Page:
he was entitled to the benefit denied.” Hurlbert v. St. Mary’s Health Care Sys., Inc., 439 F.3d 1286, 1293 (11th Cir. 2006)(internal citation omitted). In the context of an interference claim, “[t]he employee need not allege that his employer intended to deny the benefit–-the employer’s motives are irrelevant.” Id. The Eleventh Circuit has further explained: “Our cases make clear that a causal nexus is not an element of an interference claim, but that the employer can raise the lack of causation as an affirmative defense.” Spakes v. Broward County Sheriff’s Office, 631 F.3d 1307, 1309 (11th Cir. 2011). [6] Importantly, the Spakes court held: “If an employer demonstrates that it would have discharged an employee ‘for a reason wholly unrelated to the FMLA leave, the employer is not liable’ under the FMLA.” Id. at 1310 (citing Strickland, 239 F.3d at 1208).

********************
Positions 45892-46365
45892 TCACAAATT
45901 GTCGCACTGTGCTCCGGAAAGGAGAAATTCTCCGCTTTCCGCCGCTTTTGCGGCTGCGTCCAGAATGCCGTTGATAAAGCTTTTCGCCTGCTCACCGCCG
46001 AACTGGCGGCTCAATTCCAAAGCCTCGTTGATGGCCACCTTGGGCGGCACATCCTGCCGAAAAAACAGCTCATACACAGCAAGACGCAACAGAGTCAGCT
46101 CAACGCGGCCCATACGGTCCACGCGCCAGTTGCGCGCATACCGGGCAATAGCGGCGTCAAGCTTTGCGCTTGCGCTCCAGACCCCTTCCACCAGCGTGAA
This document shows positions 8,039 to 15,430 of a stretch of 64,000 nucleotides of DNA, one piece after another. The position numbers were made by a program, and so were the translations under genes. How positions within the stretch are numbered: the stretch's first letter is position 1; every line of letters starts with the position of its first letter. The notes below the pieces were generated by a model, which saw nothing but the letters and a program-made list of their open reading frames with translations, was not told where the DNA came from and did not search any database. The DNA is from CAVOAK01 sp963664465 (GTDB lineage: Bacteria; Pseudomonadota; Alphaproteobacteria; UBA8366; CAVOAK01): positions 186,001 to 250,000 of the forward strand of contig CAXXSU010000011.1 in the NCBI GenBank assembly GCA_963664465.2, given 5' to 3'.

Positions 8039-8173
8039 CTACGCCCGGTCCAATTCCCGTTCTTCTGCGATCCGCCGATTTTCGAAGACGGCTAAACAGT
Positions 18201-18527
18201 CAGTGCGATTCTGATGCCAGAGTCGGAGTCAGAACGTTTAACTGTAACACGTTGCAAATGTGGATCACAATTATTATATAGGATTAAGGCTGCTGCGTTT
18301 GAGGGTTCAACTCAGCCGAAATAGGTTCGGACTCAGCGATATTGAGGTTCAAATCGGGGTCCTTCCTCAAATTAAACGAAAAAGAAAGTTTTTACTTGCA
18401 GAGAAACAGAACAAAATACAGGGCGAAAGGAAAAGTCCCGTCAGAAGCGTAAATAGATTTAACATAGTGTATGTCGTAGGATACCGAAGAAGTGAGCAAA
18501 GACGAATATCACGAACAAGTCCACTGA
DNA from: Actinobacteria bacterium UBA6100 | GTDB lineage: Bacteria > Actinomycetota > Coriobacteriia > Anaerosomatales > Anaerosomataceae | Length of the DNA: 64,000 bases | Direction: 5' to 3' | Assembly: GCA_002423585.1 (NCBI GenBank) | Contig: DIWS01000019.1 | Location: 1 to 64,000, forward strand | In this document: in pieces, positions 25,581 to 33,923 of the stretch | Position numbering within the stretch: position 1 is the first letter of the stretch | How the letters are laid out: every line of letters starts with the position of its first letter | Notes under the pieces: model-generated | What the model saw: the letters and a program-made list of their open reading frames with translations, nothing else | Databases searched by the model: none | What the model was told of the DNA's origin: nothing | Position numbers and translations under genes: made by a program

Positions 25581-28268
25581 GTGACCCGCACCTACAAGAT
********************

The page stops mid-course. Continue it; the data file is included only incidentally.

Here, Montgomery informally raised a FMLA issue on October 14, 2009, formally requested FMLA leave on November 18, 2009, and was terminated shortly thereafter on December 2, 2009. It is not disputed that Montgomery was granted the FMLA leave that she requested without any delay or administrative hurdles. Nevertheless, Montgomery alleges that Ion interfered with her FMLA rights by terminating her before she was able to use her FMLA leave. Ion immediately processed Montgomery’s FMLA paperwork and authorized her to take FMLA leave without delay. [7] Nonetheless, for the purpose of conducting a thorough analysis, the Court will proceed under the assumption that Montgomery has asserted a prima facie case. The Court finds that, even if Montgomery met her prima facie burden on her interference claim, Ion would still be entitled to summary judgment because the record shows that Montgomery would have been terminated regardless of her request to take FMLA leave. This finding is bolstered by Montgomery’s statement during her deposition that “I believe that regardless of me filing that [FMLA request], I would have been let go do to my absenteeism . . .” (Montgomery Dep. Doc. # 24-3 at 231). In addition, the Court turns to the recent FMLA case of Krutzig v. Pulte Home Corp., 602 F.3d 1231 (11th Cir. 2010), for guidance. In Krutzig, an employee requested FMLA leave on August 17, 2007, to have foot surgery after an on-the-job injury. Id. at 1233. The next day, after receiving a customer complaint about the employee, the employer decided to terminate the employee. Id. at 1234. The termination was carried out on August 20, 2007, before the employee was able to begin her FMLA leave. Id. It was undisputed that the employer did not know about the FMLA request and terminated the employee “based on her failure to address the issues in her performance improvement plan, including the lack of communication with customers and infractions.” Id. In affirming the court’s grant of summary judgment in favor of the employer on the employee’s FMLA interference claim, the Eleventh Circuit held, “[T]he right to commence FMLA leave is not absolute, and that an employee can be dismissed, preventing her from exercising her right to commence FMLA leave, without thereby violating the FMLA, if the employee would have been dismissed regardless of any request for FMLA leave.” Id. at 1236. The Eleventh Circuit further commented: “the unrebutted evidence that the decision maker was not aware, at the time of the decision to terminate [the employee] of her request to commence FMLA leave establishes as a matter of law that [the employee’s] termination was for reasons other than her requested leave.” Id. Schaaf v. Smithkline Beecham Corp., 602 F.3d 1236 (11th Cir. 2010), is also instructive. In Schaaf, an employee was demoted from a managerial position to a sales position after she returned from maternity leave protected by the FMLA. The Eleventh Circuit found that the employee met her prima facie burden of showing FMLA interference because “she was not reinstated to the same position she held prior to taking her FMLA leave.” Id. at 1241. The district court granted summary judgment in favor of the employer and the employee appealed. In affirming the grant of summary judgment, the Eleventh Circuit noted: “[T]he crux of the issue is whether [the employer] proved to a legal certainty that Schaaf was demoted for reasons unrelated to her FMLA leave, such that she would have been demoted even if she had not taken leave.” Id. The court determined that the employer “offered evidence showing that Schaaf was demoted as a result of her ineffective management style, and Schaaf does not offer any evidence to the contrary.” Id. Thus, the court affirmed the grant of summary judgment in the employer’s favor on the employee’s FMLA interference claim after finding that the employee would have been demoted irrespective of her FMLA leave. Id. at 1243. The evidence in this case establishes that Montgomery was terminated because she did not have the education or the experience necessary to perform successfully for Ion in the Finance Department. Unlike the plaintiffs in the Schaaf and Krutzig cases, Montgomery was not treated adversely by her employer due to poor performance. To the contrary, the record is replete with references to Montgomery’s positive performance reviews. Nevertheless, the record evidence conclusively establishes that she was terminated on bases wholly unrelated to her FMLA activity.